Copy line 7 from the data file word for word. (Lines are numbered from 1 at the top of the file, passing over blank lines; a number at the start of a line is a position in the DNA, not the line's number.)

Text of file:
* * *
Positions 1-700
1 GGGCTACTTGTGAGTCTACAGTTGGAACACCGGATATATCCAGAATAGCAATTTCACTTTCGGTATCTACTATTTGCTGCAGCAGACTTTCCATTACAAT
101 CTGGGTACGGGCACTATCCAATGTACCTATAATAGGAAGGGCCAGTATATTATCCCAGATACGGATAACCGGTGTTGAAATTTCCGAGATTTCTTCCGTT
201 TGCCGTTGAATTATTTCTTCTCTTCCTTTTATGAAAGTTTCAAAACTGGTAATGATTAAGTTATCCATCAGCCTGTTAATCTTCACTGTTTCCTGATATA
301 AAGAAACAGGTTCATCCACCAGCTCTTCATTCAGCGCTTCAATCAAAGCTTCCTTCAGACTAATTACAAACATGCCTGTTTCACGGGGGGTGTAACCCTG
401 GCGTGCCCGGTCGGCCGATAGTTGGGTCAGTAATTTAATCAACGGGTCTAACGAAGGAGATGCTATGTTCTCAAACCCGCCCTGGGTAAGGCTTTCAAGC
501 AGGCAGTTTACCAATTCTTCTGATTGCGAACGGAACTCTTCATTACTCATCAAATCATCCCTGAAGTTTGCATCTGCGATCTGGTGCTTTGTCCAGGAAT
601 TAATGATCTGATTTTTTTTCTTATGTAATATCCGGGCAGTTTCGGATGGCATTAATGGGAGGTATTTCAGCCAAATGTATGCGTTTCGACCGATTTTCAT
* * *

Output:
501 AGGCAGTTTACCAATTCTTCTGATTGCGAACGGAACTCTTCATTACTCATCAAATCATCCCTGAAGTTTGCATCTGCGATCTGGTGCTTTGTCCAGGAAT